Note: This post is quite old. In fact Wikidata can now be accessed “properly” via the Wikidata Query Service (WDQS). However the techniques outlined below still have their advantages.
The inaugural Wiki Research Hackathon went very well, and I’m affirmed that I feel best when I’m conducting Wiki Research. I was asked to give one of the tech talks of the day about accessing Wikidata data programmatically. Here is an outline of the talk
We’ll be viewing Wikidata as file in its own right for research, not as it’s canonical use case of being used in various Wikipedias.
Wikidata is a mostly standard Mediawiki instance except that pages don’t store “Wikitext”, they store JSON blobs.… Read the rest
In my early software education, I’d been taught about how untested software could result in deadly radiation-therapy machines. But since I never planned to be in the medical devices industry, these sort of warnings didn’t apply to me – after all I was only writing Wikipedia bots. But this week I was proved wrong when another Wikipedian messaged me with a query unlike any I’d received before (empahsis mine):
Hi Max, I’ve pinged you a couple of times, but in case you’re not getting them, would you mind commenting?
It’s about an edit your bot made to Wikidata that changed the infobox of a featured article about a book about the Holocaust, Night.
… Read the rest
I spent a weekend with my friend riding 30 miles between Minneapolis breweries. We learned some important lessons.
- The modern consumer elects to understand arbitrary differences in item-classes.
- The corporation co-opts leisure time of the individual to construct an aesthetic.
- Even if thebeers are not that different, they will say they are.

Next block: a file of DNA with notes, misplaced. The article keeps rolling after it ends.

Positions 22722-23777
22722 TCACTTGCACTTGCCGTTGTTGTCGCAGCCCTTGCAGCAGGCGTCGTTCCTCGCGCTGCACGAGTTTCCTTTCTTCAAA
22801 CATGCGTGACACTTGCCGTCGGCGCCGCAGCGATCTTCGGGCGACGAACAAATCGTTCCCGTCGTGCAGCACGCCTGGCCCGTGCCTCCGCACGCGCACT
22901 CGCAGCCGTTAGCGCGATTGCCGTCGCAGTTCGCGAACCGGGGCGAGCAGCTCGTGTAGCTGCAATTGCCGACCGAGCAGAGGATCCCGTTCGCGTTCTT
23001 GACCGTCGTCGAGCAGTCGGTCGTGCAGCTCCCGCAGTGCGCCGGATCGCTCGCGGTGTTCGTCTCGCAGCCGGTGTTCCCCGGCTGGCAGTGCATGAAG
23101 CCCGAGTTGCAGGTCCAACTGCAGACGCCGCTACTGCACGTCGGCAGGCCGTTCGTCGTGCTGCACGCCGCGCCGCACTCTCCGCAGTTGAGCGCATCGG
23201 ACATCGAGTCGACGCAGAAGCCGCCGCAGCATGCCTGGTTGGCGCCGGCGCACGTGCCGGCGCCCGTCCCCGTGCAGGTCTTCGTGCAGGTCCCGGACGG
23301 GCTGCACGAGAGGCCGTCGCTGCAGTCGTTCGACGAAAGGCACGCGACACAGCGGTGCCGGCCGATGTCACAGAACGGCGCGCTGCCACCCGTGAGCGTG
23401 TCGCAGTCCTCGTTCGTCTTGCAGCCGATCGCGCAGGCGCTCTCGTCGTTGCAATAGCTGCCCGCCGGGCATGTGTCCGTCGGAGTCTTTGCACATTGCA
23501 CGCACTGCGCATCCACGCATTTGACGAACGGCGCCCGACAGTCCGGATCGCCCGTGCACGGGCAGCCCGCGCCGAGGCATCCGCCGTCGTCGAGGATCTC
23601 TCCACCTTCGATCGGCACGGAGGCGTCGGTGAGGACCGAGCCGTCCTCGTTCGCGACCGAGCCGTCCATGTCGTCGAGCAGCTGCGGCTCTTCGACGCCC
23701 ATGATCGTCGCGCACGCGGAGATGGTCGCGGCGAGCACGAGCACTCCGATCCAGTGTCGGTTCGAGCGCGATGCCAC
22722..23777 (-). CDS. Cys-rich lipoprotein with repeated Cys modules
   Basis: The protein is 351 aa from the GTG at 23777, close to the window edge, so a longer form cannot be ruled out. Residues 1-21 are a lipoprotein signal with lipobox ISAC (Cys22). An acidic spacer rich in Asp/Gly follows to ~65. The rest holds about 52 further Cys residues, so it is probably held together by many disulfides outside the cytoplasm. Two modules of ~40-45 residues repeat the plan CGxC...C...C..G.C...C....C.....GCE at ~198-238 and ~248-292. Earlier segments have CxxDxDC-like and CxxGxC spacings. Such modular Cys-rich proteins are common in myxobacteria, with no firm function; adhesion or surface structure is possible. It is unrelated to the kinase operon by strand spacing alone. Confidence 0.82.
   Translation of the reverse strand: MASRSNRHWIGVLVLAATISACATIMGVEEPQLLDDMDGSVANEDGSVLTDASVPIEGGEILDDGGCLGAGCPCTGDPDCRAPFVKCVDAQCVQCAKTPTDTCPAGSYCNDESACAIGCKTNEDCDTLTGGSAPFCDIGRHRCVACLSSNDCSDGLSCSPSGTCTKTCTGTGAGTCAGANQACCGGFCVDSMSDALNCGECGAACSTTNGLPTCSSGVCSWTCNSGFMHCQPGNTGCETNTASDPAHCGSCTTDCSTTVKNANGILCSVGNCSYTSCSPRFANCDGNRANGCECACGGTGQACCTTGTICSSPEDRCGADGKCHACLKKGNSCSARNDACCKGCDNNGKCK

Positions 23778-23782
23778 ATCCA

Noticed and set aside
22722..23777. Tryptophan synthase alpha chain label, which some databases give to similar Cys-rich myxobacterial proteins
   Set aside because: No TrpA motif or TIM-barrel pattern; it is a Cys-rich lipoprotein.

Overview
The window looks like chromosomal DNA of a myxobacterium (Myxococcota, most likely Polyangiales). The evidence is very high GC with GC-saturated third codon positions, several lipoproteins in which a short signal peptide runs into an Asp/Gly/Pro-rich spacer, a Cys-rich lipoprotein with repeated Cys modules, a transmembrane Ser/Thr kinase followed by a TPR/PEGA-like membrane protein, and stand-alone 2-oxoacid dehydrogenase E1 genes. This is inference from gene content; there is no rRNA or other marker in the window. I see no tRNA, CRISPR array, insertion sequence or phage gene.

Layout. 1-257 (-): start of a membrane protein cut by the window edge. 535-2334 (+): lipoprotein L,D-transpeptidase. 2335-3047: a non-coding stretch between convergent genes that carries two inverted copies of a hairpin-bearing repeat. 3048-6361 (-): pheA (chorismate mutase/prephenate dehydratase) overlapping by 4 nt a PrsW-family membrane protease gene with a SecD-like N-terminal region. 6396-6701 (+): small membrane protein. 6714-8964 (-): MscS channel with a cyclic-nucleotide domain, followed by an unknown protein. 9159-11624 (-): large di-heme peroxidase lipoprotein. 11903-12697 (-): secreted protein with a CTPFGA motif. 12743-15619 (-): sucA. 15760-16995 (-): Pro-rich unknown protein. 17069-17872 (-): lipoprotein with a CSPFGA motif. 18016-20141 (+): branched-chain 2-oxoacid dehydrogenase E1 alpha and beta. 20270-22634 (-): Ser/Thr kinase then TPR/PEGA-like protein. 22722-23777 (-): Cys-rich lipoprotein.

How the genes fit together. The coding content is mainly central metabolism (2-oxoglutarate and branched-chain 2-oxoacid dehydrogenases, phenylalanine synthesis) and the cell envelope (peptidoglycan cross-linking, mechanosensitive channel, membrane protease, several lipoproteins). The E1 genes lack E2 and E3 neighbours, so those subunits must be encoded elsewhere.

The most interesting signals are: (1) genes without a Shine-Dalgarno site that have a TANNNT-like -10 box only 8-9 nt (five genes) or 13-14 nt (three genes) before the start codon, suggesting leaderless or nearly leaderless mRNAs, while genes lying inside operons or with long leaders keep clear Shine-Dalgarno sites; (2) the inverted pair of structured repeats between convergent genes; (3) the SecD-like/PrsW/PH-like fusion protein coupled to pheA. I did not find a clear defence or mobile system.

- This is similar to the divided political “spectrum”, that is, not a spectrum at all.
- As a test case take the IPA, the least versatile “acquired” taste.
- Once the consumer has developed a false consciousness and accepts the objectionable and anti-rational quality of IPA ethanol, that consumer has joined the in-group.
… Read the rest
I first discovered Why? in the same way that all new music came to me in my teenage years, pen-pal-ship with my best friend Daniel Cohen. I’d wanted to retain my friends and life when I was stripped from England in ’99, and between annual visits, emails filled in the gaps for us. (In retrospect this comments on the history of chat technology, youngsters able to figure it out around the millennium.) An early symbol of my empathetic practice, in 2004 electro-mails I basically asked Dan questions that Pitchfork media was answering. I’m not taking credit for his current success as a reviewing journalist, but I think he relished the task and I gave him plenty of practice.… Read the rest
While Ceephax has exposed me to a hyperactive, ultrajoyful side of myself, Why? has shown me how to cope with inexorable loss of impermanent identities. Just today I was going to go to an event I’d been looking forward to for over a year; the Stupor Bowl is a 50 mile bike ride in Minneapolis, stopping at 9 bars, and on the coldest day of the year. But after ceding a pool table yesterday to a man who my friends told me looked very much like myself, due to his moustache and cycling jacket, I became paralyzed by the self-awareness of my new identity.… Read the rest